Thursday, October 23, 2008

Woodstock Town Board meeting, October 14

This article appeared in the Townsman, October 16 edition

The general tenor of comments made at the Woodstock town board's public hearing on its proposed 26 page single spaced amendment to the zoning law to create a permitting process for development near wetlands and watercourses seemed to suggest that the board, in the words speaker Michael Stock, was "headed in the right direction, but you have a long way to go." Stock, like many speakers, praised the board for its environmental effort, but maintained that the document needed much "fine tuning" and above all "make it shorter."

Joe Liuni, who is a member of the Wittenberg Sportsman's Club and also sits on the Ulster County Environmental Management Council, went through a long list of what he described as unsupported assertions, inconsistencies, problems and even provisions that in his opinion hurt rather than helped wetlands. He cited provisions that he claimed would make it more difficult to rid watercourses of the invasive species that actually damage the environment. "Don't tie the hands of people trying to protect wetlands," he advised the board. He also mentioned that the so-called "wetland protection" laws adopted by the townships of New Paltz and Milan, from which Woodstock has modeled its law, were both thrown out by the courts. "You have to be careful," he advised the board. Liuni was instrumental in having the first wetland law in Woodstock thrown out by the court several years ago.

Former councilman Bill McKenna asked the members of the land use subcommittee, councilpersons Chris Collins and Liz Simonson, for a list of the "considerable acreage" of wetlands that had been lost, as alleged in the law's findings, reminding them that he had made a similar request almost two years ago. No list is available, he was told. He also pointed out that as defined in the law, every ditch along every road in the town could be considered a "watercourse," requiring the permitting process for any adjoining property.

Planning Board member Paul Shultis Jr asked the board if they had considered the financial impact to the taxpayer. The law would require the services of a "wetland delineator" and "wetland inspector," with no current town employees having credentials as such. The answer was no, even though Simonson stated that in her opinion the Town, not the applicant should pick up the costs of administering this additional regulation. Shultis also pointed out that the town's building department and the planning board were already backlogged with applications, and wondered what the impact of these new regulations would have on their functions. There was no answer,

David Boyle was first to make the point that before adopting the amendment a map would be necessary so that property owners would be aware of the regulated areas under the new law. Several subsequent speakers made the same point, and Collins and Simonson promised to provide one before closing the hearing. Boyle also took the board to task for considering such a major regulation of land use in the absence of a town comprehensive plan. Collins and Simonson have been struggling with such, as well as this proposed amendment, for almost three years.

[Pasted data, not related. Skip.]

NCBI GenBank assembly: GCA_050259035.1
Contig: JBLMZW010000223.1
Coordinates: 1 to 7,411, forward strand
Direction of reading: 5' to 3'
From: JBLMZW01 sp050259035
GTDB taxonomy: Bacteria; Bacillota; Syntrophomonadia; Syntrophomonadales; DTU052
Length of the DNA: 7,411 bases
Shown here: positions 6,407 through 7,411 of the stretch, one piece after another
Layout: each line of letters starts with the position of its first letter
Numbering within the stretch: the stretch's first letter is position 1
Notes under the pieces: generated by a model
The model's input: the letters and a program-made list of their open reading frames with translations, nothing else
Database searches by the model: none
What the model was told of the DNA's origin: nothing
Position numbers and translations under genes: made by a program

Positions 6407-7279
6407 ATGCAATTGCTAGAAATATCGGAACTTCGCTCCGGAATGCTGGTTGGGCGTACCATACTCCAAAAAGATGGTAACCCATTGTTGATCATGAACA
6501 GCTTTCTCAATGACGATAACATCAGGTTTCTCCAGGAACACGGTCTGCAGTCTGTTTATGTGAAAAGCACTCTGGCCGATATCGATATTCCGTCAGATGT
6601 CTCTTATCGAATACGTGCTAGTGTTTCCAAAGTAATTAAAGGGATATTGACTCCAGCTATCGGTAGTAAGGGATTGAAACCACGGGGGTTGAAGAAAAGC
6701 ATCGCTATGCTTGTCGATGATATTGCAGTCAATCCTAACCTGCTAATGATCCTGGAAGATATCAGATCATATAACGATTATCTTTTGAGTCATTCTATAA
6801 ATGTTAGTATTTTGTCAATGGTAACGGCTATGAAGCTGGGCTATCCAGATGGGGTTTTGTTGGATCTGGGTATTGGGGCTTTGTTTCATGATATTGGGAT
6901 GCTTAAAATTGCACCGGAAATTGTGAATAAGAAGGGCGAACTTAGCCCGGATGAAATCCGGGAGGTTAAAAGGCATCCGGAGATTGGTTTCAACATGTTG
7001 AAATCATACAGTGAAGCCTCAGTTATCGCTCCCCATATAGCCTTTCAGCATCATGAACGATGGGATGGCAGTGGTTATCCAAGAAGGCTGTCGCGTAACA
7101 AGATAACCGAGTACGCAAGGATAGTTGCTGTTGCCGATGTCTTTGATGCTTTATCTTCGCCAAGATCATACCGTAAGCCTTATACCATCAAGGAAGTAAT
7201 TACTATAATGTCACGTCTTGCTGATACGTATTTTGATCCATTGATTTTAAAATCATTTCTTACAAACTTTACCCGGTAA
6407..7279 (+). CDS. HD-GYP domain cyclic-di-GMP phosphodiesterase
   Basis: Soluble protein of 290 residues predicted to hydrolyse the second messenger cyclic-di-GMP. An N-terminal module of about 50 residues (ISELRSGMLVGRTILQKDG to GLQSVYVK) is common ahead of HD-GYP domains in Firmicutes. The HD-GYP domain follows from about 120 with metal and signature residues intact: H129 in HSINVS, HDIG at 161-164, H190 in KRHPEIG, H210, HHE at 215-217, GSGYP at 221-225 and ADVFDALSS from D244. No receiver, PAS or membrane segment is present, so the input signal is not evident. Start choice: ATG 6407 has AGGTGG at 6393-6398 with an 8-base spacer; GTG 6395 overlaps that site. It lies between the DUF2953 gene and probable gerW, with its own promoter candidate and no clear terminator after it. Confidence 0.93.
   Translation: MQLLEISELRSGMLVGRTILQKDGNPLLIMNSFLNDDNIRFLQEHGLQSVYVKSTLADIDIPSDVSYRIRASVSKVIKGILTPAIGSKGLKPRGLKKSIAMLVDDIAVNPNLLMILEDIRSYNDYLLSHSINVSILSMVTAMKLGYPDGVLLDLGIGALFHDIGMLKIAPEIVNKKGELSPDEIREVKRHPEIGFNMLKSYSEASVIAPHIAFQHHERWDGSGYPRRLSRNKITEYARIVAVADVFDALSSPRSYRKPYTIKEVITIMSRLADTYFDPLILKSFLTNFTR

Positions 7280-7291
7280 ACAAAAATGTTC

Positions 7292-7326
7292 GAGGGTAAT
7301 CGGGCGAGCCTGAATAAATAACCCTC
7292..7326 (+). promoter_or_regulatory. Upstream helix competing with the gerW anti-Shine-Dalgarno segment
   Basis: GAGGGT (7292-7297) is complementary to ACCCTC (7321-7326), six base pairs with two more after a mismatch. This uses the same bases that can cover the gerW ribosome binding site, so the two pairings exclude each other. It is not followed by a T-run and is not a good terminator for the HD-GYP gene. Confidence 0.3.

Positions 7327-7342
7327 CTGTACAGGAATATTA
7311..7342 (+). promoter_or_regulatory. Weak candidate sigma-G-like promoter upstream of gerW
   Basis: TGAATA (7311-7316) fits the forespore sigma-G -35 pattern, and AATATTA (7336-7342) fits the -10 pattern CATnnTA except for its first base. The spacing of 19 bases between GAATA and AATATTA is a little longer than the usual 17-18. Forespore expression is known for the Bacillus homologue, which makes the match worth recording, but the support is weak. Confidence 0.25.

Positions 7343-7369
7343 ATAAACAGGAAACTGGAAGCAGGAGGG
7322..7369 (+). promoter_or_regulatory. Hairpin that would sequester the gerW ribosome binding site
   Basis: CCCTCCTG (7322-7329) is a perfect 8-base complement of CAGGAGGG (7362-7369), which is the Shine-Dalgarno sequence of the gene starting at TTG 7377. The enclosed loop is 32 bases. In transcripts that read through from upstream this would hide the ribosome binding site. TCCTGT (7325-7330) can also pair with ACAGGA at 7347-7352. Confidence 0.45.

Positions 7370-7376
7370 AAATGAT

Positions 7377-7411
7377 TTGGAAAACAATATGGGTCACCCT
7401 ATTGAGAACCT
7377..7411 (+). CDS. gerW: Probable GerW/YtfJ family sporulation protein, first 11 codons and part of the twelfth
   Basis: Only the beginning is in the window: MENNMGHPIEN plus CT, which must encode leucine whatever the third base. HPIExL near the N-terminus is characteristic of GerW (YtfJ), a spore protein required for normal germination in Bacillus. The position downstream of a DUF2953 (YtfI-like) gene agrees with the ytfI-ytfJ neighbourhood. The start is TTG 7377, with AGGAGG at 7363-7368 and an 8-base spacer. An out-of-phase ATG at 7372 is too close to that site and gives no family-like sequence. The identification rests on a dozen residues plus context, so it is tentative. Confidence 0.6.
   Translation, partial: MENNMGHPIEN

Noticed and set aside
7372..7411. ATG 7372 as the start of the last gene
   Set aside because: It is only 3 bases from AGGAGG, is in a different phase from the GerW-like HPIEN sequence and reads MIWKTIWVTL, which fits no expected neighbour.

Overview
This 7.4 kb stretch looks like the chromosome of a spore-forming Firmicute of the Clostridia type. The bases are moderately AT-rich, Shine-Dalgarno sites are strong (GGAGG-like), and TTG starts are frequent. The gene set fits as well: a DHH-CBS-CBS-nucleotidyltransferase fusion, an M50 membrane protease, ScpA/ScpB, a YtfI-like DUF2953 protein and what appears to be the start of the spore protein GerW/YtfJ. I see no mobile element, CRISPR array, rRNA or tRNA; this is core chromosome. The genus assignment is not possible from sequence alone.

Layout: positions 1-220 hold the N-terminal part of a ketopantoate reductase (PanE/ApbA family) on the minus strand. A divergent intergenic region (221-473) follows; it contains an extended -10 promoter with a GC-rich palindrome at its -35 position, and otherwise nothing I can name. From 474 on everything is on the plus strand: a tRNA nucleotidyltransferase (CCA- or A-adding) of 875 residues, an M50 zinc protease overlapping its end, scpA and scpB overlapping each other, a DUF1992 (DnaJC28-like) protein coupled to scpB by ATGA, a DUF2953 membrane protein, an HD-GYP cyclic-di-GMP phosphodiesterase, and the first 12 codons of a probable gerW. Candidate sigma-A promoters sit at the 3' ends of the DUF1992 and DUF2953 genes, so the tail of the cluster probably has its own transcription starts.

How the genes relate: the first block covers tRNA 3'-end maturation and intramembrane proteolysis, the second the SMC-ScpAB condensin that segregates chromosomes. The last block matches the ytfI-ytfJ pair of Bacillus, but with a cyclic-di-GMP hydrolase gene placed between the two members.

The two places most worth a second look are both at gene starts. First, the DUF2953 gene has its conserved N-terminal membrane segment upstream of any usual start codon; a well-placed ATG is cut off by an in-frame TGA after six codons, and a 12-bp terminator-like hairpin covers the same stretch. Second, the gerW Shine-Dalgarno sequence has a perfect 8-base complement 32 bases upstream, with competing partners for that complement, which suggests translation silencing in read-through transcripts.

Joan Schwartzberg received assurances from the board that future revisions of the law would be indicated by strike-throughs and underlines for easy comprehension. She also felt the document was riddled with inconsistencies.

Michael Pacut, Dan Weeks, Justin Volker and planning board member Laurie Ylvisacker made brief statements in favor of the document, Volker suggesting that chain saw users be required to use environmentally friendly canola oil for their equipment when working near water bodies or wetlands.

The board has not yet determined the environmental significance of the proposed legislation.

The board recessed the hearing, promising to notify the public when it comes up again on the agenda.

Paul Shultis Jr, wearing his hat as chairman of the skate park task force, reported that the committee has abandoned an earlier proposal to build a skate park facility in the Andy Lee Field, and is now suggesting that sound deadening improvements to the existing park may go a long way toward alleviating the annoyance of noise to the immediate neighbors. The previous supervisor had made such suggestion last year.

In other business the town amended a 1979 local law regarding dog licensing which will not allow the Town to establish license fees by resolution instead of the more cumbersome local law process.

A public hearing on a local law to prohibit the installation of out door wood burning boilers was scheduled for November 18 at 9:00 pm at the Community Center. The town of Hurley has such a local law now, which Woodstock will use as a template. The town of Gardiner is also working on such a law.

The board accepted New York City Department of Environmental Protection's (DEP) proposed uses for a recent land acquisition, but tabled a motion to accept the DEP's proposal to loosen regulation of public access to their lands because the DEP permits trapping animals in ways the board feels are inhumane.

Authorization was given to the highway superintendent Mike Reynolds to purchase up to $260,000 worth of highway equipment.

The next meeting of the town board will be October 21, when public hearings regarding the water and sewer districts will be conducted along with the monthly business.

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